The Super Bowl halftime show Sunday will be the second consecutive one for the NFL’s title game produced by hip-hop music mogul Jay-Z’s Roc Nation entertainment company. With the Weeknd as the headliner, Jay-Z appears to again be aiming for edgy, diverse acts.
But Super Bowl 55 brings another element to the planning: the coronavirus.
Jay-Z’s first Super Bowl outing, last year at Hard Rock Stadium in Miami Gardens, starred Shakira and Jennifer Lopez. The show was widely praised for its entertainment value and its brazen political content, a change from the classic rock acts of past shows dominated by white musicians.
For Tampa’s show, Roc Nation has tapped veteran live-event producer Jesse Collins, the event’s first Black executive producer.
In addition to the Weeknd, country star Eric Church will pair with R&B artist Jazmine Sullivan to sing the national anthem. Grammy-winning singer H.E.R., who has earned critical acclaim for her live performances, will perform America the Beautiful. Deaf rapper and recording artist Warren “WAWA” Snipe will perform the Star Spangled Banner and America the Beautiful in American Sign Language.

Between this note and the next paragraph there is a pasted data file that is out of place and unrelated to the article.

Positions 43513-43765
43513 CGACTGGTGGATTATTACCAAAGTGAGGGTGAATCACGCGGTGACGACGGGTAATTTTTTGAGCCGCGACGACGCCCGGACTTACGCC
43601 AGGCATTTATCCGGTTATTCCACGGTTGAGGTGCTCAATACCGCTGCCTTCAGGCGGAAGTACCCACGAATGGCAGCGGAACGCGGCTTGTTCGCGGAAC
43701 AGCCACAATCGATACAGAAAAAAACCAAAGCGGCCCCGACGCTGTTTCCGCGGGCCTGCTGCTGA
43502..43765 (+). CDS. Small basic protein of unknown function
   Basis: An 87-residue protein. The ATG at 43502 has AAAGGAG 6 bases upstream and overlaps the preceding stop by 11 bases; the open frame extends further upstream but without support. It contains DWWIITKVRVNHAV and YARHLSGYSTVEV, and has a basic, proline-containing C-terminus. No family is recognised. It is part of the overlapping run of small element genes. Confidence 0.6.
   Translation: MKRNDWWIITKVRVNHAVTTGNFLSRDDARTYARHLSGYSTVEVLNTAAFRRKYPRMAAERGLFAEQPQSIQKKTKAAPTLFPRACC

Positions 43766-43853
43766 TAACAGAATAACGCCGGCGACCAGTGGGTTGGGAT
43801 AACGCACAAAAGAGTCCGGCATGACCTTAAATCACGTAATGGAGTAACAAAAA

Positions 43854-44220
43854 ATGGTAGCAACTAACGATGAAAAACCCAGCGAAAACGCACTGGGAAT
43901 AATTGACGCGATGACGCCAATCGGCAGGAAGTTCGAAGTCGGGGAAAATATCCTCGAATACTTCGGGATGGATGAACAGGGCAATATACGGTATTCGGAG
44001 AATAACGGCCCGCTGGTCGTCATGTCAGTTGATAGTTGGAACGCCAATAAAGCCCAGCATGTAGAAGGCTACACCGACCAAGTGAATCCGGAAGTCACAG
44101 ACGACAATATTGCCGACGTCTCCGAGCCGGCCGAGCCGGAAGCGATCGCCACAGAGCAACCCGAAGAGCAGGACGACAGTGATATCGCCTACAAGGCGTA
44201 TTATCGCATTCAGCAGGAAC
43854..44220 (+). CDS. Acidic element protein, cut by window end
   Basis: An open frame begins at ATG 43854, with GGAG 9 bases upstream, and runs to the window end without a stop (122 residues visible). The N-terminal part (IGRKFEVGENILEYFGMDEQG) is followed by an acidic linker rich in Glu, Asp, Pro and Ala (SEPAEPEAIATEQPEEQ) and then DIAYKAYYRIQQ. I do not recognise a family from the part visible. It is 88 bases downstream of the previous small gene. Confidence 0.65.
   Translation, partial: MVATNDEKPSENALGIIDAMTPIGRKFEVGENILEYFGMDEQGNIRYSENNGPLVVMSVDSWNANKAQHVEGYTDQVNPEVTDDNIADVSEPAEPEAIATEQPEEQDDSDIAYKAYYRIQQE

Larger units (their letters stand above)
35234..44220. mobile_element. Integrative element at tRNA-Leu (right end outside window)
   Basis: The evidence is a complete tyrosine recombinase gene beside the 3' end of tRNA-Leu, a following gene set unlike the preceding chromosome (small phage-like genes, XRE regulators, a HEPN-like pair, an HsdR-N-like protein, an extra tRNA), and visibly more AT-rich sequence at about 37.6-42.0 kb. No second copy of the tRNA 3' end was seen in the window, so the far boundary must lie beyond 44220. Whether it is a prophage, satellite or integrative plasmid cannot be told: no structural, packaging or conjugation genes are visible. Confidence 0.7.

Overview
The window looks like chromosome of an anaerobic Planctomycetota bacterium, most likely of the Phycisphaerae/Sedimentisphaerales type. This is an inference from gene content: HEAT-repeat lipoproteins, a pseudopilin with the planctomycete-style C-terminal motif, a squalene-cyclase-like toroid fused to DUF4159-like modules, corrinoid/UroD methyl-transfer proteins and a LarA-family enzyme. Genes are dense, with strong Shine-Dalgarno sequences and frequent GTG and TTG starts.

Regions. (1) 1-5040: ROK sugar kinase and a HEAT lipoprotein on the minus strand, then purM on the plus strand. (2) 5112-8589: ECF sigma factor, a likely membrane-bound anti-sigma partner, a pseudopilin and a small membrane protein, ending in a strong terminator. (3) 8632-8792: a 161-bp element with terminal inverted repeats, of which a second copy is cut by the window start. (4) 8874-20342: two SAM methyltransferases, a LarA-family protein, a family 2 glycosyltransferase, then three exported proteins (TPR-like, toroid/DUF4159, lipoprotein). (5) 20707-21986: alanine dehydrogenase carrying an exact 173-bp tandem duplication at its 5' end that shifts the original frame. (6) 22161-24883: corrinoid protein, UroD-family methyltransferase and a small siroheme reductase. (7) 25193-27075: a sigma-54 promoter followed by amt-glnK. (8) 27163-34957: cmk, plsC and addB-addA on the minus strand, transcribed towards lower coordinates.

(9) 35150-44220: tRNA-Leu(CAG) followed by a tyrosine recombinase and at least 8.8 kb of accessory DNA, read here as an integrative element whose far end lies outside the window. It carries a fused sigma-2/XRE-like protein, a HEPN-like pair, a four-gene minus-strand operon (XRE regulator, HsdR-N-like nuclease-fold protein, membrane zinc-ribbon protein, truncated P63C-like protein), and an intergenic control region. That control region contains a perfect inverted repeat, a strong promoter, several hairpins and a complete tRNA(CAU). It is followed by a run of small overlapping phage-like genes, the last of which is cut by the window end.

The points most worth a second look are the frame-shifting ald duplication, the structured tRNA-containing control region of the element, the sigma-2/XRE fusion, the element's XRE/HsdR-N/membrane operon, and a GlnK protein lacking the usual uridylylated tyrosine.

The Weeknd has had five No. 1 hits, including Can’t Feel My Face. His 2020 album, After Hours, is the most-streamed R&B album of all time, followed by his 2016 album, Starboy, at No. 2. His retro track Blinding Lights went platinum and broke the record for Billboard’s longest-running No. 1 on its U.S. radio chart.
As a performer on Saturday Night Live and Jimmy Kimmel Live!, the Canadian artist — whose real name is Abel Tesfaye — has tended to favor elaborate, high-concept stage settings that can easily translate into a stadium environment.
In a recent interview with Billboard, Tesfaye said he added $7 million of his own money to the production budget for the haltime show to make sure it would be as elaborate as he has envisioned. “We’ve been really focusing on dialing in on the fans at home and making performances a cinematic experience, and we want to do that with the Super Bowl,” he said.
Putting on an exciting live show during a pandemic can be tough to pull off.